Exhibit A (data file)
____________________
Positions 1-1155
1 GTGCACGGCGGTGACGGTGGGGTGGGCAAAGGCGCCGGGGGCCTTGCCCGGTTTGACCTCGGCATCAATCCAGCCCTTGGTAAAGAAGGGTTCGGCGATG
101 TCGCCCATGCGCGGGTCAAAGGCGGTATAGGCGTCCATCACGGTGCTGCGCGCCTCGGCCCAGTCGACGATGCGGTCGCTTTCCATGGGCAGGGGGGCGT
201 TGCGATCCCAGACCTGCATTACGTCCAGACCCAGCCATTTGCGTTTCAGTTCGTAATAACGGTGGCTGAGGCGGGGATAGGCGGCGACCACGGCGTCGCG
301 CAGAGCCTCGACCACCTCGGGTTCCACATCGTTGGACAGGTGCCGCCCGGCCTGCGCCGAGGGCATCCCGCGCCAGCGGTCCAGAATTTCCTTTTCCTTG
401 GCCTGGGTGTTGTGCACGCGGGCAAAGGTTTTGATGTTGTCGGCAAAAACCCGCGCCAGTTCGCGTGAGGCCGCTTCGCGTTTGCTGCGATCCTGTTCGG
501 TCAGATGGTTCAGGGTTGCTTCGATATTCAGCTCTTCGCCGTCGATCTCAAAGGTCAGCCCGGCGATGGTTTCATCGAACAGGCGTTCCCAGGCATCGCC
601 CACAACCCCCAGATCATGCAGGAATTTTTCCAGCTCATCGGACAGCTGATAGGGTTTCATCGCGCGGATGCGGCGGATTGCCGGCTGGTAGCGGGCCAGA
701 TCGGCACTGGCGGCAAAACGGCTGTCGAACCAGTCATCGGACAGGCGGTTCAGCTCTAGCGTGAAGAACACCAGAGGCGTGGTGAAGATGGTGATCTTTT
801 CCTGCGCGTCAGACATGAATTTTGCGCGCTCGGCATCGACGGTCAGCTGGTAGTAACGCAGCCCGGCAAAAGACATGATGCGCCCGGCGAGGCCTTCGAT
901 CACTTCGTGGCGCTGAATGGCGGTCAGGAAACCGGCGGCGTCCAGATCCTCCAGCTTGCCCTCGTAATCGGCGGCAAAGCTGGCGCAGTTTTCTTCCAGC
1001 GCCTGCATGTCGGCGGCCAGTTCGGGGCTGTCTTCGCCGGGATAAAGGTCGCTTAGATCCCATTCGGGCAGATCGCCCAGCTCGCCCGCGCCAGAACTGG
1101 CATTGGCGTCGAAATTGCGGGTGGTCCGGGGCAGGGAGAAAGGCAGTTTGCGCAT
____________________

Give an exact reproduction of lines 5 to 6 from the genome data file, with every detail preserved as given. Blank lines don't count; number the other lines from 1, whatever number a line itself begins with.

301 CAGAGCCTCGACCACCTCGGGTTCCACATCGTTGGACAGGTGCCGCCCGGCCTGCGCCGAGGGCATCCCGCGCCAGCGGTCCAGAATTTCCTTTTCCTTG
401 GCCTGGGTGTTGTGCACGCGGGCAAAGGTTTTGATGTTGTCGGCAAAAACCCGCGCCAGTTCGCGTGAGGCCGCTTCGCGTTTGCTGCGATCCTGTTCGG